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retirees sunset Copyright Sean Gallup, Getty Images

Life Insurance Planning When the Sunset’s in Doubt

Helping skeptical clients hedge their bets on tax law change.

A client, whom we’ll call Lou, is meeting with his life insurance agent, estate-planning attorney and tax advisor. They’re talking about the 2025 tax law sunset, how it could impact Lou’s tax position and liquidity needs and what planning he might consider doing now in anticipation of the impending change.

After listening closely to his advisors, Lou cuts to the chase. “Unlike you guys, I’m not a student of the tax law. But I am a student of politics. And my studies indicate that there’ll be no sunset. So, I don’t see that there’s anything to plan for. That said, I could be wrong. So, I’m willing to hedge my bet, but not with any strategy involving my parting with total control over assets. I’ll consider life insurance because I know I can control it.

“I know you guys are thinking that we’ve visited the topic of life insurance and control before and that you covered the pros and cons of my owning the policy outright versus having it owned by an irrevocable life insurance trust (ILIT). Yes, I know you were more pro the ILIT and I was more con, but I think it’d be a good idea for you to dust off the presentation you gave me on that topic so I can make some decisions and get the insurance just in case my health sunsets.“

The advisors respond almost in unison, “You know, we just happen to have the slides right here. Let’s get started, but unlike last time, we’ll skip the schematic of your current plan and the A/B trust because we know you understand how all that works. That leaves just four slides.”

You Own Policy

You own the policy and name your A/B trust as beneficiary. This is pretty straightforward. You own the policy, period. You can change the beneficiary, access the cash value or surrender it. There are no income tax implications to your owning the policy unless and until you take money from the policy in an incorrect manner, which you won’t. There are no gift tax implications to paying the premiums because you own the policy. When you pass away, the proceeds will be included in your gross estate, but there’ll be no tax as long as your wife Sue survives you. Whatever remains in Sue’s estate will be subject to estate tax when she passes away. If Sue predeceases you, however, the proceeds, along with the rest of your estate, will be taxable to the extent they exceed the exemption amount at that time.

An ILIT From the Outset

Once the trust is up and running, the trustee, and not you, applies for the policy and designates the ILIT as the beneficiary. If done in this fashion and assuming the ILIT is properly drafted, the insurance proceeds will be excluded from your estate from Day 1. They’ll also be excluded from Sue’s estate, so that whatever remains in the ILIT on her death will be distributed to the children estate tax-free. The ILIT can make funds available to either your or Sue’s estate through asset purchases or loans.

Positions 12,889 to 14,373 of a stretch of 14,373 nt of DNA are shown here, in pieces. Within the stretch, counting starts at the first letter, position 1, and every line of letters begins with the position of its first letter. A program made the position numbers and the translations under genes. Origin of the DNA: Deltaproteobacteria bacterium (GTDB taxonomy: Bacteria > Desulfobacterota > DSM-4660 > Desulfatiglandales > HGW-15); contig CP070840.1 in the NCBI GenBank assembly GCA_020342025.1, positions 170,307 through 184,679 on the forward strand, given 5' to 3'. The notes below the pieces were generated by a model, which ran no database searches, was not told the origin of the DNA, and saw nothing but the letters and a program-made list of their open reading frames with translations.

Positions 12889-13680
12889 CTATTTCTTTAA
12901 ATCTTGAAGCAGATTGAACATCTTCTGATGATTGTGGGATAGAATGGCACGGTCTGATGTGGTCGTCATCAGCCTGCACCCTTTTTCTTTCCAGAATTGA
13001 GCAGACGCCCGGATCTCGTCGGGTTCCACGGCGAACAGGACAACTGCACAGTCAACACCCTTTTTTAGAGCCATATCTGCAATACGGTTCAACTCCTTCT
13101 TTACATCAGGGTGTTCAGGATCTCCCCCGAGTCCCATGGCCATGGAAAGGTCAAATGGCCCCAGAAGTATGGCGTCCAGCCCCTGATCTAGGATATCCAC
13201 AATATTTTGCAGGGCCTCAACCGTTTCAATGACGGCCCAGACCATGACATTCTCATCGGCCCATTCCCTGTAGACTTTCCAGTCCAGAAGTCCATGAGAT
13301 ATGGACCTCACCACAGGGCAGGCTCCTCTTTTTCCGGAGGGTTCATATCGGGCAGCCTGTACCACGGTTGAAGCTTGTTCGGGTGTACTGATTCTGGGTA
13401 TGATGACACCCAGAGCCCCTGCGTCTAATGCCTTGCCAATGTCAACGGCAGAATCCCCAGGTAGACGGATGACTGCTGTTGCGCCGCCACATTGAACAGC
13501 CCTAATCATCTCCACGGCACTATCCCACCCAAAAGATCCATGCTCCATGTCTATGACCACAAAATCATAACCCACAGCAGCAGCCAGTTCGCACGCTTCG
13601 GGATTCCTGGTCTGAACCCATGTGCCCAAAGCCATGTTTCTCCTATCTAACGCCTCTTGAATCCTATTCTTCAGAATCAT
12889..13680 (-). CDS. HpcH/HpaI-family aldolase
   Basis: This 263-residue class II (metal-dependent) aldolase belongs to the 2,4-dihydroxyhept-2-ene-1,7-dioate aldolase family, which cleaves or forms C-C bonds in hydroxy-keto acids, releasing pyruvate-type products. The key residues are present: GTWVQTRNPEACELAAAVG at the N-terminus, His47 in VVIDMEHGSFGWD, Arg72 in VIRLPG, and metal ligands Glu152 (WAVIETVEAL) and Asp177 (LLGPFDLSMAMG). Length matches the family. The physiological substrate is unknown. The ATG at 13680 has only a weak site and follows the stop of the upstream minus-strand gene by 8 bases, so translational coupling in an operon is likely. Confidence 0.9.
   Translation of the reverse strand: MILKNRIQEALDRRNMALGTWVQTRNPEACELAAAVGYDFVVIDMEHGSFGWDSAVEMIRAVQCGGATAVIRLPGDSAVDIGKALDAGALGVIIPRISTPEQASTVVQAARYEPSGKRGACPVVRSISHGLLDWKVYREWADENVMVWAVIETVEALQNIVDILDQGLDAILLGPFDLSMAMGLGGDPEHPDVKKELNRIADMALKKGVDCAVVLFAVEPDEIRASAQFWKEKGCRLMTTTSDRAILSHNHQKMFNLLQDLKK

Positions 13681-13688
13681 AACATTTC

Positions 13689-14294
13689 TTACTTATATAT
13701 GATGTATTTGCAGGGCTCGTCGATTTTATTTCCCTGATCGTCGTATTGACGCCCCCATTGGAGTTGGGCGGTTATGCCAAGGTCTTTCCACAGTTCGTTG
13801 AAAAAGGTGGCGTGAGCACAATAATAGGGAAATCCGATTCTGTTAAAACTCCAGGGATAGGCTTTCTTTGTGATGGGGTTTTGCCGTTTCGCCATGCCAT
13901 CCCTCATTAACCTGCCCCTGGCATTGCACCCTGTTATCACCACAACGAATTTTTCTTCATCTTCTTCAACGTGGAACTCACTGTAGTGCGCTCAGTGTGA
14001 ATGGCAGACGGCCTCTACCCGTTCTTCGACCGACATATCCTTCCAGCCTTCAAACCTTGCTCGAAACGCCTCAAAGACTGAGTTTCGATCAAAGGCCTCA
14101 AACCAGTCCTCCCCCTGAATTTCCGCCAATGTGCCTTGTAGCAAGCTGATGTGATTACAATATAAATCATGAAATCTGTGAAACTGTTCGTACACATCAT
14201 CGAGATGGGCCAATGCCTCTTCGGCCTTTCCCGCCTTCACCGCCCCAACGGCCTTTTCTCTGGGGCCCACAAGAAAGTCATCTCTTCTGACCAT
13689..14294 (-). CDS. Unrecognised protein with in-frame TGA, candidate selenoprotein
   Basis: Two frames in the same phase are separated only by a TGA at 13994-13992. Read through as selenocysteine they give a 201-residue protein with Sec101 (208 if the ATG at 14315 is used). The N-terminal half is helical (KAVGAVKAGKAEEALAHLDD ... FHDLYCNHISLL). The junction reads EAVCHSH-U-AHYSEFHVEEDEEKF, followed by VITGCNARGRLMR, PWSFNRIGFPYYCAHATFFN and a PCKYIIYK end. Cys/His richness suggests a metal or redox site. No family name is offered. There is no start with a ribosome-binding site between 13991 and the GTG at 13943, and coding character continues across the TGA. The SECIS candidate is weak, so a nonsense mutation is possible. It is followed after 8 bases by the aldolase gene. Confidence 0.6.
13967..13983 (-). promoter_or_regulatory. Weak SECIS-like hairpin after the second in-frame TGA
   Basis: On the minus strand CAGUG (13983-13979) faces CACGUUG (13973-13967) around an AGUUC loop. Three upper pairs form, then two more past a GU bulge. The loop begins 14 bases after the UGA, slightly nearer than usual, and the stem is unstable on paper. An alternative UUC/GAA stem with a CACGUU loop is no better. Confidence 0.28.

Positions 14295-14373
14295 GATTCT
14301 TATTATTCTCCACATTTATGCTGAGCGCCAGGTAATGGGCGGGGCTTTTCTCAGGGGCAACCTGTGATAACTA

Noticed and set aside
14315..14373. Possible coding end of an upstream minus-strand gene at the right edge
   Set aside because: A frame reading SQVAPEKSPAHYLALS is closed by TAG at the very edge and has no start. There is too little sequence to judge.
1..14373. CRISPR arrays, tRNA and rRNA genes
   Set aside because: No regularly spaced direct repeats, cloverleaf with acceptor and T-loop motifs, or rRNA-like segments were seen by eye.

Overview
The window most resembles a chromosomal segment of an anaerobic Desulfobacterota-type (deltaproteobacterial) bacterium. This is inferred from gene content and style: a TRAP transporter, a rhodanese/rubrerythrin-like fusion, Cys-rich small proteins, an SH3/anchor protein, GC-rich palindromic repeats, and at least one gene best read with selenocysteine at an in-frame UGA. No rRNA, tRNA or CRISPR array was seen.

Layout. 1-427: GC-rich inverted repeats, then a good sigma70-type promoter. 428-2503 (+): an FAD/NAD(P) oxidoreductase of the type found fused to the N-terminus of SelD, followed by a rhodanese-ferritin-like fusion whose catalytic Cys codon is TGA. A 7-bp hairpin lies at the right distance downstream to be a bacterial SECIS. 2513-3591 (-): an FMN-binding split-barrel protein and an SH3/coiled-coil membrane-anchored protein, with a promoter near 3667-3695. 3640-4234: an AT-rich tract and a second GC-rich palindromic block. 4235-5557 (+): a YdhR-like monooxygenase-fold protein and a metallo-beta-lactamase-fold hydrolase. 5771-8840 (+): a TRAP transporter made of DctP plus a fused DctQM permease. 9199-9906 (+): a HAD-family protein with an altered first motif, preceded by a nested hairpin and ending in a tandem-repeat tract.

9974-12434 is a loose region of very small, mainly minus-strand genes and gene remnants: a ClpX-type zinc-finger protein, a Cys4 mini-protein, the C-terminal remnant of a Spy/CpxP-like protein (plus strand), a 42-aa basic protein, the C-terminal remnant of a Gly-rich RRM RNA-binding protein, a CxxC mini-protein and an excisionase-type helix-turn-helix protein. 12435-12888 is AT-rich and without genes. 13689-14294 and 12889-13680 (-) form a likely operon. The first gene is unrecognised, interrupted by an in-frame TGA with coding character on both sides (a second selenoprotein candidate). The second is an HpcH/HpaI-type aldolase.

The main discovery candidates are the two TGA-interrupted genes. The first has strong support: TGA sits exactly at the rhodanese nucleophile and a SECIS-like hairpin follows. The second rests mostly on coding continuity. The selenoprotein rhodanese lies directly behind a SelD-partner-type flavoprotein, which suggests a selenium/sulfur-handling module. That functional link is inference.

You’ll pay the premiums through annual gifts to the ILIT. A special provision in the ILIT provides a mechanism by which those gifts can qualify for the gift tax annual exclusion, $18,000 a year per beneficiary in 2024, thereby not consuming any of your lifetime gift tax exemption. There are other ways to finance the premiums, but they can be complicated, cumbersome and probably contra-indicated for someone like you who has deep reservations about using an ILIT in the first place.

The ILIT would be designed as a so-called “grantor trust,” meaning that while the policy and any other assets the ILIT owns are outside your estate, you’ll be taxed on any income or capital gains that the ILIT generates from its holdings. For now, there would be no such income, as the ILIT would own only the policy and any cash value in the policy wouldn’t be taxed as it grows. However, that grantor trust status can be helpful down the road. For example, if you decide to transfer income-producing assets to the ILIT to generate cash flow to contribute to premiums and, therefore, reduce your gifts, the ILIT will keep (and apply) the cash, but you’ll pay the tax on that income. Because under current law, your tax payment isn’t a gift, this is a nice way to make tax-efficient transfers to the ILIT. Grantor trust status will also be beneficial if you want to do certain transactions with the ILIT without triggering income tax. More on that in a moment, but in anticipation of your questions, here are some of the downsides of the ILIT.

You don’t own the policy. Full stop. You can’t change the benefits, access the cash value or do anything else with it. The ILIT is just what it says it is: irrevocable, which means you can’t change it. That said, and though we know you’ll cringe when we say this, we can draft the ILIT with certain provisions that add some measure of flexibility for you and, as with your current trusts, some solid protection for the beneficiaries. So, though irrevocable, it isn’t quite “set it and forget it.”